Here, we show that the UPR initiates a rapid block in translation of cyclin D1 mRNA, resulting in the loss of cyclin D-dependent kinase activity. This loss, in turn, leads to inhibition of cyclin E- and A-dependent CDK2 and to cell-cycle arrest in G1 phase. Enforced expression of cyclin D1 can override UPR-induced cell-cycle arrest, underscoring its importance as a physiologic target of UPR signaling.


Cells and Culture Conditions.

NIH 3T3 cells were maintained in DMEM supplemented with 10% (vol/vol) FCS, antibiotics, and glutamine (GIBCO). NIH 3T3 cells engineered to overexpress Flag epitope-tagged cyclin D1 or a stable mutant, cyclin D1(T286A) (18) were maintained in complete medium containing 7.5 μg/ml puromycin. Either 3 × 105 cells (100-mm diameter culture dishes) or 1.5 × 106 cells (150-mm diameter dishes) were seeded in complete medium and allowed to reach ≈75% confluence. Cells were shifted to fresh medium supplemented with 10% (vol/vol) FCS containing tunicamycin (Sigma) or thapsigargin (Sigma) at concentrations given in the figure legends or were washed twice with PBS and shifted to medium containing 0.1% FCS. Cells harvested by trypsinization thereafter were stained with propidium iodide and analyzed by flow cytometry to determine their DNA content (19).

Immunoprecipitation, Immunoblotting, and Protein Kinase Assays.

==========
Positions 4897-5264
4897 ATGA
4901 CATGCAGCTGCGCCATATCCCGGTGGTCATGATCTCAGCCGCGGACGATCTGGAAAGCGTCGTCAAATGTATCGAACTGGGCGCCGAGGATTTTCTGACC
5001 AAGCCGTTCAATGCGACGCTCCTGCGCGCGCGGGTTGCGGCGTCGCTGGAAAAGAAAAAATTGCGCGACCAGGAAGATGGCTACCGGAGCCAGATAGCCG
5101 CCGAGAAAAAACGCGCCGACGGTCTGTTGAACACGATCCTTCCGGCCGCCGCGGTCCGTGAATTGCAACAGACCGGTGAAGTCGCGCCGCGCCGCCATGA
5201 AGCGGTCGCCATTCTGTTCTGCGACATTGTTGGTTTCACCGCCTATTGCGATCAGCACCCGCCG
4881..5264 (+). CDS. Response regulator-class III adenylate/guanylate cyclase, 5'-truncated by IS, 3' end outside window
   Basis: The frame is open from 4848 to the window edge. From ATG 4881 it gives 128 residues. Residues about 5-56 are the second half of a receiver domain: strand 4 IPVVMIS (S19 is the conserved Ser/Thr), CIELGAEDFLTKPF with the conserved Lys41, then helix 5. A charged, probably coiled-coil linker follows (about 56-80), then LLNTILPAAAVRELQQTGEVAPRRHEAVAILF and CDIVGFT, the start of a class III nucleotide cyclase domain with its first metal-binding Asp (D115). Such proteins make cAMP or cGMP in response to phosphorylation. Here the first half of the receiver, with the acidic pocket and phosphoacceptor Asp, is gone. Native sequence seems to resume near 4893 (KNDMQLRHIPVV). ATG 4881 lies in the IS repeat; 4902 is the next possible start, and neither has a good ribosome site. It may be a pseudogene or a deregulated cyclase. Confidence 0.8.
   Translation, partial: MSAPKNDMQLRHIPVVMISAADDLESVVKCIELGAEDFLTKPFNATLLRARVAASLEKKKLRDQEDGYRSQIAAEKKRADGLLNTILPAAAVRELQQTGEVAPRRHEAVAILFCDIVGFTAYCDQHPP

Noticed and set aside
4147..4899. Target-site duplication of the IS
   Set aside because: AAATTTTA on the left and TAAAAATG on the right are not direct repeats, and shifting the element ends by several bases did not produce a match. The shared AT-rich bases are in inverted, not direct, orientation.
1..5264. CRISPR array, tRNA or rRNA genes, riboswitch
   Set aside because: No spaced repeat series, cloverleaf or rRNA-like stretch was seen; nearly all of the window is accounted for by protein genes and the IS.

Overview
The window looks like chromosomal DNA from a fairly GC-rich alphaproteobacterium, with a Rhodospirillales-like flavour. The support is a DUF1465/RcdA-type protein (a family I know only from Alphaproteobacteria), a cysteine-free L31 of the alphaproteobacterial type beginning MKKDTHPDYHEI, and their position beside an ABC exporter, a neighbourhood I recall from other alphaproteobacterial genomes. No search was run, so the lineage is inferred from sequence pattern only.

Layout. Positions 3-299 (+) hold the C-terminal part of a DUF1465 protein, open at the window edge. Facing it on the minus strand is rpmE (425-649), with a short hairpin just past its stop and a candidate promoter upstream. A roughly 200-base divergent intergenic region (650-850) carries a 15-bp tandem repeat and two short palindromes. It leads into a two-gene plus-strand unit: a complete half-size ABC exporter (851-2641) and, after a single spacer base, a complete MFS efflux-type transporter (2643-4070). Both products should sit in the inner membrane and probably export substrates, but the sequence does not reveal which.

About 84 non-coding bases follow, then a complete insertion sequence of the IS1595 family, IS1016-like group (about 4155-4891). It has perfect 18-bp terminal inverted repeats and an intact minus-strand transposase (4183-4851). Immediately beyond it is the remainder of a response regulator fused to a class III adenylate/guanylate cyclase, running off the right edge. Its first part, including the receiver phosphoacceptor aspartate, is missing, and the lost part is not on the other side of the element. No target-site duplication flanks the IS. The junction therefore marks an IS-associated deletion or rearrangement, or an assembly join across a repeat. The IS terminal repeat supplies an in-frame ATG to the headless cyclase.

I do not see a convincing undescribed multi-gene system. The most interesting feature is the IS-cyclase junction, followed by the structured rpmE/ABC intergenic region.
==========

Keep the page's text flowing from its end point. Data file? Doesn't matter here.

Cells were lysed in EBC buffer (50 mM Tris[center dot]HCl, pH 7.5/120 mM NaCl/0.5% Nonidet P-40/1 mM PMSF/20 units/ml of aprotinin/0.4 mM NaF). Proteins were resolved on denaturing polyacrylamide gels, transferred to nitrocellulose (Micron Separations, Westborough, MA), and reacted with primary antibodies. Immunoblotting of cyclin D1, CDK4, p27Kip1, p21Cip1, CHOP, and BiP was performed as described (17, 20); rabbit antiserum was raised against recombinant hamster CHOP protein. CDK2-p27Kip1 and CDK2-p21Cip1 complexes were precipitated from clarified lysates normalized for total protein concentration. Lysates were incubated with antiserum to the C terminus of mouse CDK2 (21) together with 30 μl of protein A Sepharose (Amersham Pharmacia). After three washes in EBC buffer, proteins in immune complexes were resolved on denaturing polyacrylamide gels, transferred to nitrocellulose membranes, and probed with antibodies to p27Kip1 or p21Cip1. Sites of antibody binding were visualized by using protein A-conjugated horseradish peroxidase (EY Laboratories) with chemiluminescence detection (enhanced chemiluminescence kit; Amersham Pharmacia). For extracellular signal-regulated protein kinase (ERK) analysis, cells were washed with PBS and lysed directly on the dish in gel sample buffer. Lysates representing equal cell equivalents were resolved on 10% denaturing polyacrylamide gels, and ERKs were analyzed by immunoblotting with a rabbit antibody specific for activated ERK1 and ERK2 (p44 and p42 MAPK) doubly phosphorylated at Thr-202 and Tyr-204 (9101S, New England Biolabs) or with rabbit antibody recognizing total ERK protein (SC-93, Santa Cruz Biotechnology). Sites of antibody binding were detected with an anti-rabbit Ig-conjugated horseradish peroxidase (New England Biolabs), followed by chemiluminescence as described above.